Grandparents

Grandparents, Sincerely, Bagman (Digital, LP) // Strange Light Records, 10/23/15

The mark of any great band is the ability to evolve. Over the past five years, Portland’s Grandparents have shape-shifted in only the most engaging of ways, posturing blustery, expansive psych-pop into unexplored aural corners with each new recording. Their dedication has matured and bloomed with the arrival of the band’s debut album, Sincerely, Bagman.

“Kids in the Alley,” the album’s first single, is an impossibly catchy high-watermark for Grandparents, bouncing as it does in a foggy terrarium of dew-y guitars and bubblegum melodies. As heard on that declarative track, Grandparents deliver audacious, jangly pop music with an eye toward the hallucinatory, prompting visions of psychedelic royalty like the Seeds or early Kinks while decidedly forging their own sonic pathways.

With the successful production of several self-recorded lo-fi EPs to their credit, the space-y six-piece—keyboardist Marc Christiansen, guitarist/vocalist Dylan White, guitarist/vocalist Ben Johnson, bassist/vocalist Allison Faris, guitarist Will Fenton and drummer Stephen Bridges—toiled for two years in their warehouse rehearsal/recording space, experimenting with boredom-induced recording techniques and a surplus of songs.

“One of the fuzz guitar tracks we literally plugged into a broken reel-to-reel and then into the board,” says White. “It sounded crazy so we went with it.”

Adding to the singular recording atmosphere is the master tapes’ instances of shrouded ghostly jams, a byproduct of the band having recorded Sincerely, Bagman on tapes that contained bootleg live recordings of Phish. “Pill Spectre” achieves its heavy-lidded hue by way of intentionally slow drumming sped up later to match the additional instrumentation, providing further occurrences of kaleidoscopic indulgence. Other noises were accomplished by plugging several guitars into one fuzz pedal, as heard on the closing moments of opening track “YYOOUU,” among several other unique techniques.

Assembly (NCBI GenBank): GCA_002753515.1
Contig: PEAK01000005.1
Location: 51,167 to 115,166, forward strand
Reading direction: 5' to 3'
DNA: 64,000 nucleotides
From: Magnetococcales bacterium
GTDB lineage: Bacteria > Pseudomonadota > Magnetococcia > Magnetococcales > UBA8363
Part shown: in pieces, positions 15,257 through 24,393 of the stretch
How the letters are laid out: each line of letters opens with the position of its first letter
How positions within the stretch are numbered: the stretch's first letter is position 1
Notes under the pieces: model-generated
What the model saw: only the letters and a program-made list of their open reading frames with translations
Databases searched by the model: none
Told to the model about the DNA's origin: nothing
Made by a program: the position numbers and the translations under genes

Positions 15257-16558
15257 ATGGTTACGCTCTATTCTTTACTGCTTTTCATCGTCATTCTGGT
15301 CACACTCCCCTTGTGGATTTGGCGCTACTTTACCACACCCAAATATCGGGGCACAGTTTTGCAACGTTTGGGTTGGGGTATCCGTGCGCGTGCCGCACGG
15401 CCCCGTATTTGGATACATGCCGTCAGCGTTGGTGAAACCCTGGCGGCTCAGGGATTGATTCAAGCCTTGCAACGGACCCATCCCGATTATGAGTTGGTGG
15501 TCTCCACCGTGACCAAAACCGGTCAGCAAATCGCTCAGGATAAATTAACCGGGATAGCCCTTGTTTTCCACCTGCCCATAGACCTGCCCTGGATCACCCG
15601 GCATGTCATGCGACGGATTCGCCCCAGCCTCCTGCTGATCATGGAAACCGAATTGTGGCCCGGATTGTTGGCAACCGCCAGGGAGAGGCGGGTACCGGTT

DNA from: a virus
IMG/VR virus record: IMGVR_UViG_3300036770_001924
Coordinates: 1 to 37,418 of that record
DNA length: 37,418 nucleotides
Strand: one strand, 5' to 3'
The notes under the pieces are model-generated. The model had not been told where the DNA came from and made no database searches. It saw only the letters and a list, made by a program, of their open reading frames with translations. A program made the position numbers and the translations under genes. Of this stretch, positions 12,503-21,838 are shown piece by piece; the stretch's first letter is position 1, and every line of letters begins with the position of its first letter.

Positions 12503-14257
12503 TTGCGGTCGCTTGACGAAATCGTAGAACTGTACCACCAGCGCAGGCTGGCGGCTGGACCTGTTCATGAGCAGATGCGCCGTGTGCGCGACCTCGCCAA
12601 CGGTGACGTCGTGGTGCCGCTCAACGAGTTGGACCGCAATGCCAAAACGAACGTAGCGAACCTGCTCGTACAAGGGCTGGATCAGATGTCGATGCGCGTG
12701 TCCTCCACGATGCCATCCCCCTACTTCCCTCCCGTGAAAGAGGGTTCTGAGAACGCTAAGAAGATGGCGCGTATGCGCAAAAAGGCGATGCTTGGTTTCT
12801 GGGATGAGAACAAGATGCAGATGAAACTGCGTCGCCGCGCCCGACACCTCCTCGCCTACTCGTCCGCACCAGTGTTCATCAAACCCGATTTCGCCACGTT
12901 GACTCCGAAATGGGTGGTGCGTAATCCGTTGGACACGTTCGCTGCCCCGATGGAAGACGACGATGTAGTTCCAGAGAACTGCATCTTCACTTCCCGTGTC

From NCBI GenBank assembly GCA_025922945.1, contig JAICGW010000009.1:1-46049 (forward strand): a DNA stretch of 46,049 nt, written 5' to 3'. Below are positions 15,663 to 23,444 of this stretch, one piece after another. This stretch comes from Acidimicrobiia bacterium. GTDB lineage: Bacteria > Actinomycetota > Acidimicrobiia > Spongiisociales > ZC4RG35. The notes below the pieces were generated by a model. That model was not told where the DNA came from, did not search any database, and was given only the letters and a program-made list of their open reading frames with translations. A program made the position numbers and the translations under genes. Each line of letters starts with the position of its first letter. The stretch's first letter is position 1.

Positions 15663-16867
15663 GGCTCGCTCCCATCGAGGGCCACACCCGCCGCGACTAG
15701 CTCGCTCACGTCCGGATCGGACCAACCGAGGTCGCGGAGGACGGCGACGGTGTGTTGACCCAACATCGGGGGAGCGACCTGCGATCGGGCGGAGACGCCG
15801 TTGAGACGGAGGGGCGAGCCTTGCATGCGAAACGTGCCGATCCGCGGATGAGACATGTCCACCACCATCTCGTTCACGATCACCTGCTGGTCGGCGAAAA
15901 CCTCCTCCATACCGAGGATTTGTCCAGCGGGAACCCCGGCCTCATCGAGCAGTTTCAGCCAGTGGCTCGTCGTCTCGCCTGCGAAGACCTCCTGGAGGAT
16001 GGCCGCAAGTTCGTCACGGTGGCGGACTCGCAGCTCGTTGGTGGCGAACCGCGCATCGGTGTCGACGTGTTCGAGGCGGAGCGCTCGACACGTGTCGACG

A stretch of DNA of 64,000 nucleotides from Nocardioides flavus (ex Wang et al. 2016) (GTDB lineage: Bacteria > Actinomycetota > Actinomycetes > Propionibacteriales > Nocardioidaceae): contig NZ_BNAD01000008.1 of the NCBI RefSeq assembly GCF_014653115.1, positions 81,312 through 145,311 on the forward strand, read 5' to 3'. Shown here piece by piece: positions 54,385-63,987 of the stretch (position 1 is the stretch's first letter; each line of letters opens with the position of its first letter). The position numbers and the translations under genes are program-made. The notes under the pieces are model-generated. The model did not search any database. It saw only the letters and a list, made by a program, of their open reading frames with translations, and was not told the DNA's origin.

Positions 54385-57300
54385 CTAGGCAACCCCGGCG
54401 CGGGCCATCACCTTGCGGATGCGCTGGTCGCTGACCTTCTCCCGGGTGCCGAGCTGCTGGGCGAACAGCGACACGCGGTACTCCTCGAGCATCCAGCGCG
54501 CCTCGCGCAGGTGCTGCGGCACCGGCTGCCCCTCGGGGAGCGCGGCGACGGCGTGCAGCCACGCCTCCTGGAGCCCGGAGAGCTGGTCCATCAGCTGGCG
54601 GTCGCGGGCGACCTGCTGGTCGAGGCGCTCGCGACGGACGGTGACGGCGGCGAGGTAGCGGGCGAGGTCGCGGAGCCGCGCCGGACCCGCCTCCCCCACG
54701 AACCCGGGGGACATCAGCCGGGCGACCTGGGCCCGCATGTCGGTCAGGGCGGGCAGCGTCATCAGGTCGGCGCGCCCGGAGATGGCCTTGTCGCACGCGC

Perhaps not surprisingly, the recording process for the band is often blurred into and folded up with the songwriting process.

“A lot of our writing happens through recording,” explains White. “Because of that, a lot of times the gear will manifest itself in the music too, because we’re interacting with it while we’re writing.”

Sincerely, Bagman opens with the squeaky opening of their rehearsal space door, segueing into a roiling feedback on “YYOOUU,” a trippy hallucinogen of a number first demoed several years earlier by Johnson. This song, as with many others on the album, benefits from the cosmic interplay and shared-writing regimen for Grandparents.

“It’s small, goofy musical government,” explains Johnson.

“We’ve all written all sorts of different parts across the whole album: drum parts, key parts, bass parts,” says Christiansen.

“We’re not strictly like ‘this is my instrument’,” adds White. “I wouldn’t just want to play guitar; that would be boring. There are so many different matchups of stylistic interchanges with our band.”

On the heels of a successful west coast tour that saw them perform at SXSW, Treefort, and Pickathon, Grandparents are looking forward to their upcoming U.S. tour beginning in September. With a more progressive approach to their art, the band appears poised to break out in 2015.

“We’re trying to take all these influences and make something more forward-looking,” says Fenton. “This is the future, you know? I’ve got a computer in my pocket. What should music sound like?”

Give Sincerely, Bagman a spin and find out for yourself.

 


Grandparents_toddwalberg

IMAGES: To download, click above. Photo credit Todd Walberg.

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